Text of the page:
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Feds to force registration of drones.
#1
http://www.youtube.com/watch?v=8BtOglUhfXw
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#2
A bill needs to be sponsored that requires paper airplanes to also be registered. A paper airplane could crash into a drone, causing it to crash into an airplane. That airplane could be filled with "Syrian refugees". And we wouldn't want to see anything bad happen to the pre-terrorists.
NRA Life Member, NRA Certified Instructor:  HFS, Pistol, Rifle, PPIH,PPOH
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Admit nothing.  Deny everything. Demand proof.
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#3
What I wanna know is, where can I buy a drone that can fly at 40,000ft?
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#4
I'm sure the CIA has given a few away, recently. Wink
NRA Life Member, NRA Certified Instructor:  HFS, Pistol, Rifle, PPIH,PPOH
Suarez Combat Arms Instructor School
Admit nothing.  Deny everything. Demand proof.
If we lie to the government, it's a crime. If the government lies to the people, it's called politics.
Paying for welfare is slavery.
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#5
The government hates competition.
I don't suffer from insanity.
I enjoy every minute of it.
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#6
I dunno has anybody got their drone close enough to a turbofan on a plane coming in for landing or takeoff at JFK or LaGuardia?

Generally planes are not really supposed to be below 1000 feet when they're not in the process of landing or taking off and I haven't seen too many drones fly above 2000. That's kinda too high for the radio signal to be picked up well from the RC.

You could send up a drone to crash into some helicopter blades. My house starts shaking when the police helicopters sit and park 500 feet above my roof while they're trying to light up the avenue for whoever it is they happen to be chasing.
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#7
ArcticSplash;169690 Wrote:I dunno has anybody got their drone close enough to a turbofan on a plane coming in for landing or takeoff at JFK or LaGuardia?

Generally planes are not really supposed to be below 1000 feet when they're not in the process of landing or taking off and I haven't seen too many drones fly above 2000. That's kinda too high for the radio signal to be picked up well from the RC.

You could send up a drone to crash into some helicopter blades. My house starts shaking when the police helicopters sit and park 500 feet above my roof while they're trying to light up the avenue for whoever it is they happen to be chasing.

In answer to your question about JFK and LGA, the answer is YES. Google it. They have videos and audios of the discussion between ATC and the transports.

The issue above 2000 ft AGL is as much being able to see the thing as it is radio range.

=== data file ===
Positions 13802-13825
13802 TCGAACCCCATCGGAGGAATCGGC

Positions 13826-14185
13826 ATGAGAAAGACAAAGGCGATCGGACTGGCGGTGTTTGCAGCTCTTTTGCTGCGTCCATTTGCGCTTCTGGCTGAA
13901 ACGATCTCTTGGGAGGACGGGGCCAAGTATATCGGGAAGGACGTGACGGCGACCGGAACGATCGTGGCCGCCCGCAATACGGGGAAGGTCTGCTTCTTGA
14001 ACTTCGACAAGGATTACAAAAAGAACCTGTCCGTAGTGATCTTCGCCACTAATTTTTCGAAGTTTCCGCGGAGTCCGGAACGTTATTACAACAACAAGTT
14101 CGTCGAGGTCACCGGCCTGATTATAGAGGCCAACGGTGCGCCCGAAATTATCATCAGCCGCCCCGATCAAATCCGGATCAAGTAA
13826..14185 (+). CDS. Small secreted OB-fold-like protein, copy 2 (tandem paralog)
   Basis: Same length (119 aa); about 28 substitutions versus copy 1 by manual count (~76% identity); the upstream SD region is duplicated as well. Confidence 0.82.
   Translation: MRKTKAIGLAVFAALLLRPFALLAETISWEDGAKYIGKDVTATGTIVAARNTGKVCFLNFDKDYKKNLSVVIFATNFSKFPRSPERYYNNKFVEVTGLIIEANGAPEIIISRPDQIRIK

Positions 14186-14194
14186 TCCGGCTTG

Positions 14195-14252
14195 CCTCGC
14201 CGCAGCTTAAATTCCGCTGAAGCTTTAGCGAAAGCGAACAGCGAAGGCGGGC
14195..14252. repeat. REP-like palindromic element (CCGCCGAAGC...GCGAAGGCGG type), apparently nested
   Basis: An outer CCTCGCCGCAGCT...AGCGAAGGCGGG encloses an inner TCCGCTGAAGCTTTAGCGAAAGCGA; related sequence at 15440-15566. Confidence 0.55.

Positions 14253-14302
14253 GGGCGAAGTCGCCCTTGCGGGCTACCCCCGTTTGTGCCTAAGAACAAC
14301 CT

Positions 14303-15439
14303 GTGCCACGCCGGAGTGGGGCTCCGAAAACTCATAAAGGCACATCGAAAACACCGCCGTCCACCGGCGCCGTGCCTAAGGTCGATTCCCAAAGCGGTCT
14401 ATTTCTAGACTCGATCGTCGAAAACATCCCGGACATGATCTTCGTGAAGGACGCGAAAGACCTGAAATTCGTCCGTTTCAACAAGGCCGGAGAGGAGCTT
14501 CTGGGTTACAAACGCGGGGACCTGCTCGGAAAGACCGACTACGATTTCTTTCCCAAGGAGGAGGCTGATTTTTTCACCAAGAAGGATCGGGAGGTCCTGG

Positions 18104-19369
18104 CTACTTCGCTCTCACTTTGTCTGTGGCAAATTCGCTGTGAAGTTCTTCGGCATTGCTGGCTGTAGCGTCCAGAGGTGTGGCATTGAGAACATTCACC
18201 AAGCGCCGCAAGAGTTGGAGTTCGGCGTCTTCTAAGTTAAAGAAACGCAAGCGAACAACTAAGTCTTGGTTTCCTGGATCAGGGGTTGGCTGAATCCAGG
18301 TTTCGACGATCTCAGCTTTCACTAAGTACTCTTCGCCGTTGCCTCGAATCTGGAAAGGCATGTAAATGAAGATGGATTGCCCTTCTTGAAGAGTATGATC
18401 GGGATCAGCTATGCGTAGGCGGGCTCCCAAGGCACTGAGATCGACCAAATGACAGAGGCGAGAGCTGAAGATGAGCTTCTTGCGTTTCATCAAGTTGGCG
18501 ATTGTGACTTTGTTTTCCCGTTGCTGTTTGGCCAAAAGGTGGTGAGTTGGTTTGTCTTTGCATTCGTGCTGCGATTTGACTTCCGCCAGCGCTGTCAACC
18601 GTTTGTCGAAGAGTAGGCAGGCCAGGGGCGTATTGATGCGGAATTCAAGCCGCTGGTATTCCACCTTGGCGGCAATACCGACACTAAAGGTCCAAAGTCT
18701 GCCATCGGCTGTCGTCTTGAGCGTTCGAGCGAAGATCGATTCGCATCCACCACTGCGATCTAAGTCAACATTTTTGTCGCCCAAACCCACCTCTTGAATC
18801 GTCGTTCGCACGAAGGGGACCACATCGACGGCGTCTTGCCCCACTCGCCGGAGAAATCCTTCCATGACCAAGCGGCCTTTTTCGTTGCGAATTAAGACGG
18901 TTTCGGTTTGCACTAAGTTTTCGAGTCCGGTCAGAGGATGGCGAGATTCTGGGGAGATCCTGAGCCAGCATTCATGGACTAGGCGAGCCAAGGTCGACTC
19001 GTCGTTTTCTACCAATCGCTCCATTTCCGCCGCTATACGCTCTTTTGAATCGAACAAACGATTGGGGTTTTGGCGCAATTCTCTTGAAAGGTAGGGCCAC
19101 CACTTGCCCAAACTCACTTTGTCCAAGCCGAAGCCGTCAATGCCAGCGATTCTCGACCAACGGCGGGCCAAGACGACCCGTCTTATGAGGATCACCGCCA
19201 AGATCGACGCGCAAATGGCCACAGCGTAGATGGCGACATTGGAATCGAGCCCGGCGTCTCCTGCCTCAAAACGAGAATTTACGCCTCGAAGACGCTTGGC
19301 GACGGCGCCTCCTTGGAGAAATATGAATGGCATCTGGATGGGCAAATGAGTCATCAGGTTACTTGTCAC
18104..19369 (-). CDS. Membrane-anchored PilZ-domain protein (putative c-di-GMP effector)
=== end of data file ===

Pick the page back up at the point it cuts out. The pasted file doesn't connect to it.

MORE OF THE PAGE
Given the Class Bravo airspace, to say nothing of the crowding, in and around New York City, flying a drone anywhere is a very dicey proposition. If you're within a few miles of JFK or LGA on land, you're likely in an area where the Class B goes down to the surface. If your drone comes eye to eye with an aircraft on approach, you've almost certainly broken a few regulations by just having in that airspace at all without ATC permission, even if it's hovering at waist-level.

This is the case of a few idiots ruining it for everybody.
gascolator, proud to be a member of pa2a.org since Nov 2012.
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#8
Good thing nobody flies kites anymore.
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#9
If you like your drones, you can keep your drones.
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#10
http://www.philly.com/philly/business/20...tered.html

Quote:Just in time for the holidays, when thousands of drones will be received as gifts, the Federal Aviation Administration announced Monday that recreational pilots and hobbyists must register all drones weighing between 0.55 pounds and 55 pounds, including on-board cameras, by Feb. 19, 2016.
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Anyone flying a drone, or unmanned aircraft, for recreational purposes after that date will face a civil penalty up to $27,500 and potential criminal charges, including a fine up to $250,000 and three years in prison, the agency said.

The registration fee is $5, but the FAA said it will waive the fee for the first 30 days, between Dec. 21 and Jan. 20, to encourage participation.

Drone fliers will be asked to provide their name, home, address, and email address. The online application will generate a certificate of aircraft registration/proof of ownership that will include a unique identification number, which must be marked on the drone.

Registration begins Dec. 21, and covers civilian pilots and hobbyists, but not folks who operate drones for commercial purposes. The FAA said it will begin online registration of drones operated for commercial purposes sometime next spring, but did not give a specific date.

Unmanned aircraft owners can register by mail, or the web at http://www.faa.gov/uas/registration, and must be at least 13 years old, the FAA said.


Read more at http://www.philly.com/philly/business/20...UxDIy74.99

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